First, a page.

Is a Trust Right for Me?

Is a Trust Right for Me

Many people think of trusts as estate planning tools for the very rich, but the fact is that a trust can serve many different purposes for people at all income levels. Depending on your individual circumstances, a trust may be an essential part of your comprehensive estate plan.

The most common type of trust is a revocable living trust, or an “inter vivos” trust. During the lifetime of the grantor, who is the person making the trust, he or she will maintain control over the trust, both in terms of what property is put into the trust and what property is withdrawn from the trust. With a revocable living trust, the grantor also has the right to revoke or terminate or change the trust at any time. If you establish a revocable living trust, or another type of trust, any assets in the trust at the time of your death will automatically be distributed as you provided in the trust document. These assets do not become part of your estate. In the typical case, your estate must go through probate, which is a legal process that can be both expensive and lengthy. By creating a trust, you may be able to eliminate any need for your estate to go through probate following your death.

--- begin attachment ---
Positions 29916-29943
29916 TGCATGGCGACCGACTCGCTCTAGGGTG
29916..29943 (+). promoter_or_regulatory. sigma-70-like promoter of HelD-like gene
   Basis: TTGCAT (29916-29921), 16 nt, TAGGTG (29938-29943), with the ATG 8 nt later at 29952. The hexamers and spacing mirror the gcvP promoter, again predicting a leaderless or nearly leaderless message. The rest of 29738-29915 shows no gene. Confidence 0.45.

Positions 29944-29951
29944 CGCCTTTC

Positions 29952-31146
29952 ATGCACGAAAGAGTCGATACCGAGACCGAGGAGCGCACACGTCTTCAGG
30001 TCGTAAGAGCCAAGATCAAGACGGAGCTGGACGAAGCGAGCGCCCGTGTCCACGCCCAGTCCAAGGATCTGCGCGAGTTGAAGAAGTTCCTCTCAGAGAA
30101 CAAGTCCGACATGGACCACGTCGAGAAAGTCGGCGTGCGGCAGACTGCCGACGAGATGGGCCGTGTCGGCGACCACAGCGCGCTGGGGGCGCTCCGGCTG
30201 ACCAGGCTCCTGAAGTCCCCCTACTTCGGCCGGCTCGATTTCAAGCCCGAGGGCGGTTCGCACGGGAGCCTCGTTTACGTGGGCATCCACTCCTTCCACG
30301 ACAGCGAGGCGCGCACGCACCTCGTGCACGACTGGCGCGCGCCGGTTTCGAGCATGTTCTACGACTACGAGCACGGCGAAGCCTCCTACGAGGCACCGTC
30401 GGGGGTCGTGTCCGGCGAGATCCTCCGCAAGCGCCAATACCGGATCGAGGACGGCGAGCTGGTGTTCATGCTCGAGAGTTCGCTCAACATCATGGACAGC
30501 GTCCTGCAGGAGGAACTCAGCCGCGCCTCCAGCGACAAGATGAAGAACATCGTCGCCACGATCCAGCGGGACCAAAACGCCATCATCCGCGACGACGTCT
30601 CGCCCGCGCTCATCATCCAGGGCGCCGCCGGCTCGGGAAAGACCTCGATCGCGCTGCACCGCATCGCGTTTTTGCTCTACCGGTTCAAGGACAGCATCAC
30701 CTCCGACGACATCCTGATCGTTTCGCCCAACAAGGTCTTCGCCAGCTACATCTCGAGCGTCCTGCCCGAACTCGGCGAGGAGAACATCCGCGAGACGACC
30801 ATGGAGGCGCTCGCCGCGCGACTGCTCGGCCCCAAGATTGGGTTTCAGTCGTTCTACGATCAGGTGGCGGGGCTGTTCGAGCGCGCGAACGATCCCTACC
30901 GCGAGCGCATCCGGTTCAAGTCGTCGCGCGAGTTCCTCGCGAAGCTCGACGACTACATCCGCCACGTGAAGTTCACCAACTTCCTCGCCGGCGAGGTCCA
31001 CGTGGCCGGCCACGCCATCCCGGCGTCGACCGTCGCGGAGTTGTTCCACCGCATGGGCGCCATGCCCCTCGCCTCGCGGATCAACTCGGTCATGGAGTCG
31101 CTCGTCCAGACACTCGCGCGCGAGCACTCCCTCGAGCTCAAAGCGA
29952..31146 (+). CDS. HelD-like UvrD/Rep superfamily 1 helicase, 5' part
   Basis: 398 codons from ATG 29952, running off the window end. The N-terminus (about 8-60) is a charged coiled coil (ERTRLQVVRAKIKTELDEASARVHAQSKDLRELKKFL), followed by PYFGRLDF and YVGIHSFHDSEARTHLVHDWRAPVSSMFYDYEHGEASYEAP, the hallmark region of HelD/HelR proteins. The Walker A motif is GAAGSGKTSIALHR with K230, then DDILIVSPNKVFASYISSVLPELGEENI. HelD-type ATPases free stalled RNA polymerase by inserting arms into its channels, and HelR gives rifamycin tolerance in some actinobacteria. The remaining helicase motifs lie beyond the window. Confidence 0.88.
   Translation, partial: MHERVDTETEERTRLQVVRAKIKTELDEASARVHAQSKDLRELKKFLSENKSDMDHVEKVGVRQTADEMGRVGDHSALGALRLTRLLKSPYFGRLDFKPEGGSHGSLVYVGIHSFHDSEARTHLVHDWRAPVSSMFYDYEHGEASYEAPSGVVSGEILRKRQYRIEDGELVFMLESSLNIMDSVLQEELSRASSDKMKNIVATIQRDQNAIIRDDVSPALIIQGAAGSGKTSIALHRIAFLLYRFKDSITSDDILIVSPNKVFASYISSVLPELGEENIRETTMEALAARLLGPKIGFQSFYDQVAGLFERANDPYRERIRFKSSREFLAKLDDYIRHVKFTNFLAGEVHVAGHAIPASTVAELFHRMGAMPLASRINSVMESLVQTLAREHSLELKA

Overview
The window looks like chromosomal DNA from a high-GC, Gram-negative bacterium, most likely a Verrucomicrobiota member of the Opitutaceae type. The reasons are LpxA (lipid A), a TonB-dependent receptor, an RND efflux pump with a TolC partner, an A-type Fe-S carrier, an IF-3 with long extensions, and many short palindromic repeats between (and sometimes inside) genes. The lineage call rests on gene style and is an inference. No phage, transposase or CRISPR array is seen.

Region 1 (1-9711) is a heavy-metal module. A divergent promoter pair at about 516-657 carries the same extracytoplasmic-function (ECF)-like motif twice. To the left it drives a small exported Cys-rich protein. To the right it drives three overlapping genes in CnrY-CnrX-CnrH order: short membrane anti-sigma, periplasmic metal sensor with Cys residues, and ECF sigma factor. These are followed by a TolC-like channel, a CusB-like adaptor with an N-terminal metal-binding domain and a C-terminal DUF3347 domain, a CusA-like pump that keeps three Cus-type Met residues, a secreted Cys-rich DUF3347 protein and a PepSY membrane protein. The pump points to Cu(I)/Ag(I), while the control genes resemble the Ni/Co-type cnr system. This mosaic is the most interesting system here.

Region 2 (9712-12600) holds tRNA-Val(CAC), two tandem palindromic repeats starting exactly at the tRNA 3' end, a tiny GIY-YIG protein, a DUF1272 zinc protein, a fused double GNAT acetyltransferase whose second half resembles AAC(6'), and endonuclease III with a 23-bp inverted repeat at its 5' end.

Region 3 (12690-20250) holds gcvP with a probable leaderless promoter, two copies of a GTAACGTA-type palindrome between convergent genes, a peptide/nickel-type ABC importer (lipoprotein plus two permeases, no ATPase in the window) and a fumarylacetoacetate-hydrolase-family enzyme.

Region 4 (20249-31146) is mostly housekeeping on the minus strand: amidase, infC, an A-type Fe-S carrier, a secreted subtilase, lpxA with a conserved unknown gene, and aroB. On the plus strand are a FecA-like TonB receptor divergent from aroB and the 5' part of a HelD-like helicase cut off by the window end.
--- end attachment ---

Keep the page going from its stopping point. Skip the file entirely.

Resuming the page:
A less commonly used type of trust is an irrevocable trust. As the name implies, once a grantor establishes an irrevocable trust and places assets in that trust, he or she can never remove them from the trust. In essence, the grantor’s assets now exclusively belong to the trust, and, after the grantor’s death, to the trust beneficiaries. One typical reason to create an irrevocable trust is to protect a grantor’s assets from a court judgment or a creditor. Once assets go into the irrevocable trust, the creditor cannot do anything to use those assets to satisfy its debt.

Another benefit of establishing any type of trust is that the grantor can maintain greater control over the trust assets and its beneficiaries. For example, if the grantor is concerned about children receiving large lump sums of money and assets as part of their inheritance, the grantor can specify in the trust how and when the children receive certain amounts of money. Distribution can occur over time, instead of all assets being immediately distributed at the same moment. Furthermore, if a grantor wants to use some trust assets to donate to a charity, he or she can make very specific guidelines as to how the funds are to be used.

Trusts are often an essential component of any comprehensive estate plan, but there also are other legal strategies that may fulfill your needs. Estate planning is an important issue for all individuals, but especially those who want to preserve assets for the next generation. At Legacy Law Center, our goal is to ensure that you have an effective estate plan in place to meet your loved ones’ needs and protect their assets from the steadily rising costs of long-term care. We have the skills and knowledge that you need to make the appropriate decisions about estate planning. Call your Michigan long-term care attorneys at (734) 995-2383 and schedule an immediate appointment.